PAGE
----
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Nicole Kidman, Pharrell Williams, Jessie J, Maria Sharapova. It might sound like your average entertainment awards night in Hollywood but this is actually the launch party for the world’s largest shopping festival known as Singles’ Day.
“The event this year hit US.3 billion in purchases in a single day with 90% of those made via a mobile phone.”
Backed by enthusiastic billionaire and China’s richest man, Jack Ma, the annual Double Eleven festival held in China was conceived by the business magnate’s e-commerce company Alibaba eight years ago. It was simultaneously given the name of Singles’ Day as a form of anti-valentines day where big discounts would be applied to any products purchased across its extensive e-commerce stores during a 24-hour fire sale.
Since its inception, Singles’ Day has grown to a behemoth on the global shopping calendar to the point where it this year hit US.3 billion in purchases in one day alone with 90% of those made via a mobile phone. This puts it in the region of a gross sales figure that’s three times higher than America’s Black Friday and Cyber Monday sales combined.
A closer look at the stats reveals just how serious an event Singles’ Day is for the Chinese and more importantly for the international brands looking to crack into lucrative Chinese market. With a 39 percent jump in sales from last year, Double Eleven was able to test Alibaba’s digital payment service (Alipay) in processing up to 1.48 billion transactions in a small window of time. It succeeded without crashing.
It’s also the clearest indication yet of the future of retail as the world begins to move on from physical cash onto the mobile phone wallet platform. To cope with such a surge in products being moved to customers across the nation, the Chinese railway had to enlist extra bullet trains to satisfy the fast shipping demands of today’s customers. 812 million parcels were eventually delivered to buyers without a hitch.
What makes the world’s biggest shopping event more of a spectacle though is the pulling power of celebrity endorsements and a new wave of Chinese influencers pushing the big sell. As a lead up to the event, a four hour concert was televised across the country and featured the aforementioned international guests who often seemed out of place yet still willing to take part (for the right amount we’d assume).
Take Pharrell Williams and Chinese pop star Kris Wu rapping on stage for instance. It was a rather odd performance with a hip-hop beat alongside stoic back-up dancers and cringeworthy lyrics about shopping, one’s love for China…and nothing much else:
If you could believe/and organise like the bees/You can do it you’ll see there’s strength in numbers
The possibilities are swimming around inside my head/All the money raised imagine what could be done with it
So many miracles could happen because of this day/You know the world’s watching wishing they could participate
Even the adoring crowds looked like they had been forced by communist officials to be there (see video below).
All of these observations are beside the point though. The Double Eleven event is a real time data collection exercise for the world’s largest population and their diverse shopping habits. A massive screen at the festival presented the number of sales in real time with glowing numbers that ticked until the final seconds.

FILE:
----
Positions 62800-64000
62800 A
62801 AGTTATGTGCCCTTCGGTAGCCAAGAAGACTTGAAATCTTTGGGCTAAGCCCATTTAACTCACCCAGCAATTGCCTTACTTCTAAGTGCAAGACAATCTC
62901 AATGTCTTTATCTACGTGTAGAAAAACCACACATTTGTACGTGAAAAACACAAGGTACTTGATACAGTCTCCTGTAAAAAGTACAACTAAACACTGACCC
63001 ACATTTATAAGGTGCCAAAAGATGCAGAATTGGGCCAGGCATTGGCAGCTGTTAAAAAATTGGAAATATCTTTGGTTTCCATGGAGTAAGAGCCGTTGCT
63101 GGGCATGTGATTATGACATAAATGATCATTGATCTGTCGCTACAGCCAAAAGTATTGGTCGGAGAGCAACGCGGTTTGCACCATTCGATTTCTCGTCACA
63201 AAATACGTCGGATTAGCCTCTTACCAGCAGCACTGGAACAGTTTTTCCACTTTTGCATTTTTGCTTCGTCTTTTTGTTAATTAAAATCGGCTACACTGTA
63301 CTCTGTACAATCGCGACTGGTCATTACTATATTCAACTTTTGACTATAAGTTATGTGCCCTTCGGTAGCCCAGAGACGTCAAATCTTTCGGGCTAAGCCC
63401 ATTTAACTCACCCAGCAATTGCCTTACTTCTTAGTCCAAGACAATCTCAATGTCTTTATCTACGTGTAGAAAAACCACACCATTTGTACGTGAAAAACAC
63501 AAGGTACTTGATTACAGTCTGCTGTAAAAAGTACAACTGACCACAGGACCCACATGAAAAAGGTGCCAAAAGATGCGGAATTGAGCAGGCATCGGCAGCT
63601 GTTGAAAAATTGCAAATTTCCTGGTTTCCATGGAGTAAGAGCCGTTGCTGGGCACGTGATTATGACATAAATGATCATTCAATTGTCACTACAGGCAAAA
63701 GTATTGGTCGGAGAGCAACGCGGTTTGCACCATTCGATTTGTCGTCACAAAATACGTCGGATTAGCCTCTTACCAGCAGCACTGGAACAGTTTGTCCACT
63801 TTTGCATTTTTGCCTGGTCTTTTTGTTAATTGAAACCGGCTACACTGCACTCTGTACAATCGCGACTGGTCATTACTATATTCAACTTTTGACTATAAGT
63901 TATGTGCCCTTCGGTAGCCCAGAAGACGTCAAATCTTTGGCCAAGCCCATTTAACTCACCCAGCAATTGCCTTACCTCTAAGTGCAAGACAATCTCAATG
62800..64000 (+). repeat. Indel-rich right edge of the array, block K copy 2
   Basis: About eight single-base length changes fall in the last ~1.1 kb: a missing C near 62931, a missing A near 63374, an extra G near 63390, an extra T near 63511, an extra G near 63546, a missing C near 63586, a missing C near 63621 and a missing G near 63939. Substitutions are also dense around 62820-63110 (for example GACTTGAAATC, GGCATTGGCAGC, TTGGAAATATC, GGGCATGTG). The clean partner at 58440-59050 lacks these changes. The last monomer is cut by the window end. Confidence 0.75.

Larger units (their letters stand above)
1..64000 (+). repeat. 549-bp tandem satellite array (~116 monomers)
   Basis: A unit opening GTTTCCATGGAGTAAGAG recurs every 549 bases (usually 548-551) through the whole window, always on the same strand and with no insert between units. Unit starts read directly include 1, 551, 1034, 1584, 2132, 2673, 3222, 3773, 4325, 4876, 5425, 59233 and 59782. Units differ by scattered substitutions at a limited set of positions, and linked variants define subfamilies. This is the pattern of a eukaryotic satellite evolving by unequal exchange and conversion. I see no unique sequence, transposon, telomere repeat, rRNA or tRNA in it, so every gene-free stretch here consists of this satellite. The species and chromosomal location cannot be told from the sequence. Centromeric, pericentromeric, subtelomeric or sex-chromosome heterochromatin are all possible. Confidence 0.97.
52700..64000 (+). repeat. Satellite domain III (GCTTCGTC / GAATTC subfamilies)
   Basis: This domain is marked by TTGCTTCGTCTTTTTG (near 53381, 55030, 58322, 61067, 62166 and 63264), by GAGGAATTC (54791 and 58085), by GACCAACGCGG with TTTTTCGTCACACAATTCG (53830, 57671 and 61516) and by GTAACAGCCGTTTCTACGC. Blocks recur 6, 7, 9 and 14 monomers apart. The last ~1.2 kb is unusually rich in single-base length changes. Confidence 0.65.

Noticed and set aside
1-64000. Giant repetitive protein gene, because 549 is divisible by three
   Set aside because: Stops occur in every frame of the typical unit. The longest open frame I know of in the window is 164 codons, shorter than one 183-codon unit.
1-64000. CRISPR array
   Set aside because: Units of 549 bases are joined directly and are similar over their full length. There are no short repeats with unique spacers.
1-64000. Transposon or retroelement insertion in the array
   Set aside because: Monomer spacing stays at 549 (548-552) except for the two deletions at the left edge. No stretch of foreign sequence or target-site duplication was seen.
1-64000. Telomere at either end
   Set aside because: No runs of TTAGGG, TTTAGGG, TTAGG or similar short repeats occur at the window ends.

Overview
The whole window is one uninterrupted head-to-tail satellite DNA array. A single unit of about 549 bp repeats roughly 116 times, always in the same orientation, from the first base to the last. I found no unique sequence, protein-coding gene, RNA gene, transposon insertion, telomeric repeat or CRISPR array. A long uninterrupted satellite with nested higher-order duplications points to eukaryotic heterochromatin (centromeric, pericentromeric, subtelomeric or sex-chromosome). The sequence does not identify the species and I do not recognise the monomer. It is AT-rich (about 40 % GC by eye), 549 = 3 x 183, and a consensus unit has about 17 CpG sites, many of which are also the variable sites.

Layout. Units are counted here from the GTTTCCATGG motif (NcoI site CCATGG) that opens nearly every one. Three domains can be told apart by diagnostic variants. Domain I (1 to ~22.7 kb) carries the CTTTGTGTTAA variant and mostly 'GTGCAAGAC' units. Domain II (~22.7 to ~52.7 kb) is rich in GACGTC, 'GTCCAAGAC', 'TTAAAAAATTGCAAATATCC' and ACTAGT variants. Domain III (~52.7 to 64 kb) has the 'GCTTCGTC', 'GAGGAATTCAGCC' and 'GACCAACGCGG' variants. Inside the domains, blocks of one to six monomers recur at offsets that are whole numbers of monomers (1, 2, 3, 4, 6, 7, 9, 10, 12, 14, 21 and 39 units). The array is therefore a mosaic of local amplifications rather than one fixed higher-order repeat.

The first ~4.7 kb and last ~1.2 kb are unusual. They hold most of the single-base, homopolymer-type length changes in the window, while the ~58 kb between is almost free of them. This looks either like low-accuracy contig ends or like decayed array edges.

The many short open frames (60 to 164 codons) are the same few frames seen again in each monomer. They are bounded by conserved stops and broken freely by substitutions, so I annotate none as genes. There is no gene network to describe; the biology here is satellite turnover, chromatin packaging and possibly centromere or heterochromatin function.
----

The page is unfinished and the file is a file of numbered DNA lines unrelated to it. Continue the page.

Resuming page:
Touch screens would also reveal critical personal data such as the city where the buyers were from, their age bracket, gender and cumulative distance of the travelled parcels. By 11:08pm, an hour before the sale’s end, the dispatched parcels had done a collective 114 million kilometres.
According to theSydney Morning Herald, this highlights Alibaba’s core business as big data and the event acts as a test of how its system will cope with it. Similar to Google or Facebook, Alibaba collects data from its 500 million consumers in a bid to revolutionise the traditional shopping experience.
“We know a lot. We can model the lifestyle of 500 million people,” chief marketing officer Chris Tung toldSMH.
“Bricks and mortar retailers are suffering today, but there is a way to make them just as successful as online.”
To entice consumers to visit the traditional bricks and mortar stores, Alibaba devised a “catch the cat” mobile phone game. This game transformed 100,000 physical stores into “smart stores” which would offer digital gimmicks and novelties like augmented reality makeup mirrors.
The fashion chains meanwhile gave their shoppers a chance to try VR changerooms – a platform where people can try on clothes without needing to actually get changed. The facial recognition technology set up in these stores can help customers search online for out of stock colours whilst simultaneously tracking their buying habits for the business.
These cameras can essentially guess what age consumers are, what they buy and who they are. Those who are signed up to the store’s loyalty program are under even heavier surveillance with data being tracked on exactly what they are doing in the store.
When pressed on the issue of privacy, Tung toldSMHthat the “personalisation” technology that Alibaba offers to retailers is no different to the targeted advertising that people experience on Google and Facebook today.
“Why should that personalisation only be online?” he says, explaining that marketers are also interested in targeting shoppers right down to a specific store.
Tung says that Alibaba “won’t cross the line” when it comes to data privacy.
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